So, this past week I began this journey that will help others in some way. But it will also give me something in return: a chance to work on my own intentions to transform, grow & learn – about myself, about others, and to gain perspective while shifting my own perspective.
When this opportunity came along to facilitate a workshop AND do it completely virtually, it seemed like a no brainer. Of course, being the positive & optimistic one that I am, I could only see the good, which while “good” means I often forget there will always be challenges along the way.
I envisioned myself as “teacher” wearing glasses, tapping my foot while waiting for the class to settle down, taking attendance, having a structured lesson that goes smoothly….etc, etc. I conveniently neglected to think about what challenges I might face, or how “hard” some things might be. It was probably for the best, because focusing on the negative is never a good thing at the start of anything new. It’s still all SO new to me, but with Week 1 down…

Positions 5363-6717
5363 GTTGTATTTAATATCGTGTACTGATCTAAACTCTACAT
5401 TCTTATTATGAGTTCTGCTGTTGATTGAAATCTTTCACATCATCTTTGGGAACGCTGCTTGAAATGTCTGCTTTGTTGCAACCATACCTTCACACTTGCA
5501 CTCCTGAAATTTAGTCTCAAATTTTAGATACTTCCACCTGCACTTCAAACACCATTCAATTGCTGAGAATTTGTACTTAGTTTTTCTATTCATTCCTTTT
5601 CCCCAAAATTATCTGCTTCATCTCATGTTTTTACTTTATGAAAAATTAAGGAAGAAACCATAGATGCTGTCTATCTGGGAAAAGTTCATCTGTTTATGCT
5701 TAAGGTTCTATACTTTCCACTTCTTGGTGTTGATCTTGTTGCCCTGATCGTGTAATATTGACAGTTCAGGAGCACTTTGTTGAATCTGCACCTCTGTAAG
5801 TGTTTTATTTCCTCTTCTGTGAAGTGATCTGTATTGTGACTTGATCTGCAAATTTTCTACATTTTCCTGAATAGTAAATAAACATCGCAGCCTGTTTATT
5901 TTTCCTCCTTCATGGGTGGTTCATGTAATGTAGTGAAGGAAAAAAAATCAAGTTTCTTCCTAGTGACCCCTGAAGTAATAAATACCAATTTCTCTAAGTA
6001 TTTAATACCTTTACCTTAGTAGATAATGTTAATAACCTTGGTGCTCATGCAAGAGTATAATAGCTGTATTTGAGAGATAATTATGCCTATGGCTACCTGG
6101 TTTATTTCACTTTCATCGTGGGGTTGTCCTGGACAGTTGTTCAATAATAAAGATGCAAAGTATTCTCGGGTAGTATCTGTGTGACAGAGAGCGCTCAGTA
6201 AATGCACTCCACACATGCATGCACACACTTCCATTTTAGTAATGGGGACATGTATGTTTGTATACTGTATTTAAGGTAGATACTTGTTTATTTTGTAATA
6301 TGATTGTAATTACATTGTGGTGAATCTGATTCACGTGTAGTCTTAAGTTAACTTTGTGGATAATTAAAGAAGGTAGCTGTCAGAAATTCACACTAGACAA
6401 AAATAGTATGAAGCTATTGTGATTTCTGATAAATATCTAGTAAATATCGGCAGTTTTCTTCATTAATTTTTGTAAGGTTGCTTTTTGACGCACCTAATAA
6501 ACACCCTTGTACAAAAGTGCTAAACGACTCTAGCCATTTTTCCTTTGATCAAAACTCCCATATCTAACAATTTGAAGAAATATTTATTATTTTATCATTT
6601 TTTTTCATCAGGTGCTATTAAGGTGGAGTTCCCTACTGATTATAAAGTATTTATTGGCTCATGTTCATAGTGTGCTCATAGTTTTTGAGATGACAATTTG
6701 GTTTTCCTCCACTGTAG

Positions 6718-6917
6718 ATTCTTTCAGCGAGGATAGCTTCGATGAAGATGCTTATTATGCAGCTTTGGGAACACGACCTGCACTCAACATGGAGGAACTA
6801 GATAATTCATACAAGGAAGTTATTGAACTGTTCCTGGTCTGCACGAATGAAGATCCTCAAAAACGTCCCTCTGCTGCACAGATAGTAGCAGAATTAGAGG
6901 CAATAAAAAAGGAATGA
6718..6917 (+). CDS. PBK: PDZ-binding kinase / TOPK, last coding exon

Here are my Week 1 observations – 10 Things About Facilitating a Workshop You Need to Experience for Yourself:
- It’s hard to connect with others on a screen, and it’s even harder to connect with a name in a box when participants won’t all turn on their camera. But it’s not impossible.
- Class size matters, even in and especially in a virtual environment. Too many people in a room is hard for me to keep track of and be as effective. I like small groups. But it’s not impossible.
- Screen sharing is great, but it has its challenges at times. I hate not being able to “see” everyone while I’m screen sharing. Still, it’s manageable and not impossible.
- Kids are funny, smart, insightful, and hopeful and inspiring. And contrary to what we may “think” when we generalize about teenagers, they are not impossible.
- It’s hard to pick up on individual personalities really get to know someone in a virtual environment. But it’s not impossible. In just a short week, I can already see personalities popping through the Zoom screen and can pinpoint some of the classic classroom figures: the class clown, teacher’s pet, class monitor, etc.
- A commitment of your time really is just that: a commitment. Committing 4 hours of my day to virtual classes is more challenging that I originally anticipated. It must be even harder for students who’ve already endured months of virtual learning in a Zoom environment, to continue on non-stop through the summer months. But it’s not impossible.